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While they can and will eat scraps and garbage, pigs require a decent, balanced diet if they are to thrive. Commercial pig foods are formulated to contain all of the essentials, making it easy to ensure that a pig gets adequate nutrition throughout his life span.
Pig owners commonly feed their pigs as much of a balanced commercial pig feed as they will eat. A commercially produced, quality-controlled pig feed ensures the swine get adequate amounts of crude protein, carbohydrates, vitamins and minerals in their diets. Such feeds are usually based on a combination of corn or wheat and soybeans, with added vitamin and mineral supplements to promote overall health and preservatives to prevent mold and other problems that may make the pigs sick. Typically commercial foods will provide 18 percent to 22 percent protein and about 3.5 percent to 6.5 percent carbohydrates.
Water is a vital component of all pigs’ diets. Animals raised without adequate water often grow poorly and may sicken more easily than those that have plenty to drink. Provide water in a large, heavy tub on a flat surface and check it often to ensure your pigs haven't spilled it. Or use an automatic watering system in place.
People raising just a few pigs often give them scraps from the table and garden; some large producers collect leftovers from restaurants and feed those. Done right, the practice can offset some of the expense of feeding pigs, but scraps alone don’t provide for optimal growth. Some scraps, meanwhile, can contain bacteria or other undesirable elements that can affect the quality of the meat of pigs raised as food. The University of Florida's extension service website says heating scraps to boiling and holding them at that temperature for at least half an hour kills these organisms and makes scraps safe to feed.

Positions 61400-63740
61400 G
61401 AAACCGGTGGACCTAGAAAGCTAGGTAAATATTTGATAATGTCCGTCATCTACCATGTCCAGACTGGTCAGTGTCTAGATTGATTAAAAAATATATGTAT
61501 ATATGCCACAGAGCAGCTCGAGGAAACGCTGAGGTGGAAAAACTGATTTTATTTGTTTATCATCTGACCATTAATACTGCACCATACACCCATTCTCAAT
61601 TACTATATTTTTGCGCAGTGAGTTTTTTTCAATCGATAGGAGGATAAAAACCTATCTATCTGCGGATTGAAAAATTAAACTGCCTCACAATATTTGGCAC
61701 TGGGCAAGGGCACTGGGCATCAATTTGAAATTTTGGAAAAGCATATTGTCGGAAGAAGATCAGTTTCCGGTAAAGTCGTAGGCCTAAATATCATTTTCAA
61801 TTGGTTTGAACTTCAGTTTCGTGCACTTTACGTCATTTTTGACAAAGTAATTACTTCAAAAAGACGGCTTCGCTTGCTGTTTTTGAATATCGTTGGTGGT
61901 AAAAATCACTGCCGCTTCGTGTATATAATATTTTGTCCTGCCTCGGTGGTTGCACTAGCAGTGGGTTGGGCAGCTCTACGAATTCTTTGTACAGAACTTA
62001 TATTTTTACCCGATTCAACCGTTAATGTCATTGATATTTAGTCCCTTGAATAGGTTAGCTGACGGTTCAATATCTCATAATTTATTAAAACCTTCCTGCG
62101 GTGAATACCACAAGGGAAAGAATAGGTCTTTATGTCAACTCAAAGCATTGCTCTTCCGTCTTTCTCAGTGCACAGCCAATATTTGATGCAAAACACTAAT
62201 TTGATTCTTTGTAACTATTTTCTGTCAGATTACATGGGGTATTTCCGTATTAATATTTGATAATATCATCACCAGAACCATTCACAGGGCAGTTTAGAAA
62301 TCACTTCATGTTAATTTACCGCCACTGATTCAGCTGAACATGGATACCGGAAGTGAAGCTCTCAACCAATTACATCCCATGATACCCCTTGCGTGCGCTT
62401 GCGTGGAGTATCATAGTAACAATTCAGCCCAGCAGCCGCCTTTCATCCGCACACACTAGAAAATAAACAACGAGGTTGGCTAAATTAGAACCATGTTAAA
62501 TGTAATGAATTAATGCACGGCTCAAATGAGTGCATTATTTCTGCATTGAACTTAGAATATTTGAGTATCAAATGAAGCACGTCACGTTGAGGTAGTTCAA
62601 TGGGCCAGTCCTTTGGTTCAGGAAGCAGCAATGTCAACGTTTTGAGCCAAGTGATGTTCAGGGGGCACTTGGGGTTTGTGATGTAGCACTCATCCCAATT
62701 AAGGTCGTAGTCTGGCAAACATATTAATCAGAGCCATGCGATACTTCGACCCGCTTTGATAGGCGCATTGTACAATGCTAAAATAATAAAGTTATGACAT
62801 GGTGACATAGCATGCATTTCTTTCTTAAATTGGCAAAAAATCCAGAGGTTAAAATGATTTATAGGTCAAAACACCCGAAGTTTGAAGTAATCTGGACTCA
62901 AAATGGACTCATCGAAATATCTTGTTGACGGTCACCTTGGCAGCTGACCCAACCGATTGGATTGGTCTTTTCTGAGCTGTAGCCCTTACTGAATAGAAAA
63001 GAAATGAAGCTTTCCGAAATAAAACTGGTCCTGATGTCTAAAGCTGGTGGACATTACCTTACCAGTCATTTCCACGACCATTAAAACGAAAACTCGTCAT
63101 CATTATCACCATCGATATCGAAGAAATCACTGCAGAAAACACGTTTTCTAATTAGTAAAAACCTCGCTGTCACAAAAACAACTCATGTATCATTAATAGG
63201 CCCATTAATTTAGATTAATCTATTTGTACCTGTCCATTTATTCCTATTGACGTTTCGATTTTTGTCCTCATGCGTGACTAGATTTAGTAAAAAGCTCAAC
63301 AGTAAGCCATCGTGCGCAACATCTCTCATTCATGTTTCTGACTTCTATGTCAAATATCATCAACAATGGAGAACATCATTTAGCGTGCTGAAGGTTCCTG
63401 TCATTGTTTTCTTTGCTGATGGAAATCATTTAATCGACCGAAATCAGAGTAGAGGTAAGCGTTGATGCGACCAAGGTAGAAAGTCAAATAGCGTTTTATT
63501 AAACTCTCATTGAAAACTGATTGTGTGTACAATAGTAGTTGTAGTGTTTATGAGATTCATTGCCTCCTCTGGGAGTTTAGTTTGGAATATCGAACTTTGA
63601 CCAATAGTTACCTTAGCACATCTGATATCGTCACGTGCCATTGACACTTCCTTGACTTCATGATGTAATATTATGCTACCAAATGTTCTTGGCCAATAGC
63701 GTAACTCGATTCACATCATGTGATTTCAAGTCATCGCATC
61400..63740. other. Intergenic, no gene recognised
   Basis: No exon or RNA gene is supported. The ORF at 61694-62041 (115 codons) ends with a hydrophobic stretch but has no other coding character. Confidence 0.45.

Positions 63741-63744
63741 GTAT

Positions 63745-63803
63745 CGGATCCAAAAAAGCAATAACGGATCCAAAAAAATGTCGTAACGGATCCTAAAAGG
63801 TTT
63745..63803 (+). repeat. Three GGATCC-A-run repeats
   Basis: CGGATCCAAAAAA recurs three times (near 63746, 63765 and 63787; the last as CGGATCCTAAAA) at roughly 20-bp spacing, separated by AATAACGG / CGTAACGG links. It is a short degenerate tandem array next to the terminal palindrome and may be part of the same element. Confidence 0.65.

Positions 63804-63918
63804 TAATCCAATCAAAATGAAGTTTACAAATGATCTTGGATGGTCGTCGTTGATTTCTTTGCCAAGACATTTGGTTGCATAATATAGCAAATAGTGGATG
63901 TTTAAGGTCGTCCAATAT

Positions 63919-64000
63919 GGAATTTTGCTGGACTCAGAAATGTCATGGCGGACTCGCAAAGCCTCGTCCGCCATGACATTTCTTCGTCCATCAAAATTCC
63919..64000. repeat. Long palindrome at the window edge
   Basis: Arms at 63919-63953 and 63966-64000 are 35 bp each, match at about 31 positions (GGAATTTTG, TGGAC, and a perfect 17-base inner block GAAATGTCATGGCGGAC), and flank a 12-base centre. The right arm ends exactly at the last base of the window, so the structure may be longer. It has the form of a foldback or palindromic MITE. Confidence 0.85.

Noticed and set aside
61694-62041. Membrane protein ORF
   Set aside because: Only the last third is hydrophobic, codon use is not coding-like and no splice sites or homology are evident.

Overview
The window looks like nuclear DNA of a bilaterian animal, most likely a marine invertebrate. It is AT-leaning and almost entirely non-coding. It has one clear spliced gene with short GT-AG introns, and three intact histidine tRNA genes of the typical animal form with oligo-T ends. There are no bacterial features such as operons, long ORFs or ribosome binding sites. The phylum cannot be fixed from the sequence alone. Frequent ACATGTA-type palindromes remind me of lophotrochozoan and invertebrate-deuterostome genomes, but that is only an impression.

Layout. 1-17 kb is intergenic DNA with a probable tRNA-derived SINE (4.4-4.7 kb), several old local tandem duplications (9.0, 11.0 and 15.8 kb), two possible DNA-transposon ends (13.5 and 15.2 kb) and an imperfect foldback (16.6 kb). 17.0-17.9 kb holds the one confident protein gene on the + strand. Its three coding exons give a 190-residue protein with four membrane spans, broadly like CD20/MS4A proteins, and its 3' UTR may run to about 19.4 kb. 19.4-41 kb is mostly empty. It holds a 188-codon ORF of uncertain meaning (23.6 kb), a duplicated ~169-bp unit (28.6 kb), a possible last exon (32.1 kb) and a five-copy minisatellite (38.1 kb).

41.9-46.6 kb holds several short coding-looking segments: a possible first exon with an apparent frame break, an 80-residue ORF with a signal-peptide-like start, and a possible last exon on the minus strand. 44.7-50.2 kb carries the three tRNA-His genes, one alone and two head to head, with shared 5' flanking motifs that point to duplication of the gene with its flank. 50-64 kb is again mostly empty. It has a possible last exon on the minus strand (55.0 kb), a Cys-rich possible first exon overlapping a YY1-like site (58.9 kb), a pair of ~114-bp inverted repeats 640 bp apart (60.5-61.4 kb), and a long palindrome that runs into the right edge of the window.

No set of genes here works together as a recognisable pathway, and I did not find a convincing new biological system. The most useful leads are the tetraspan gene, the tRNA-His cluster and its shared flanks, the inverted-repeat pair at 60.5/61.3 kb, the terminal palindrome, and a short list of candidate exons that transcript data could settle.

Pigs that live in the wild are normally omnivorous and will eat just about anything they can get hold of. Their diets vary by season, but some of the more common plant matter pigs eat includes grass, roots, bulbs and tubers, fruit, nuts and mushrooms. Wild pigs also eat worms, snails, insects, frogs, lizards and other small creatures, and they’ll scavenge carrion when it’s available. They’ll also eat small mammals and birds if they can catch them. If they live around humans, wild pigs often slip into fields and gardens, uprooting and consuming as much grain and vegetable matter as they can.
- Utah State University Extension: Basic Show Pig Feeding and Care
- Oklahoma State University Extension: Pig, Pork, Swine Facts
- University of New Hampshire Extension: Raising Pigs at Home
- University of Florida IFAS Extension: Feeding Food Wastes to Swine
- University of Minnesota Extension: Quality Control of On-Farm Swine Feed Manufacturing
- Texas Parks and Wildlife: Feral Hogs
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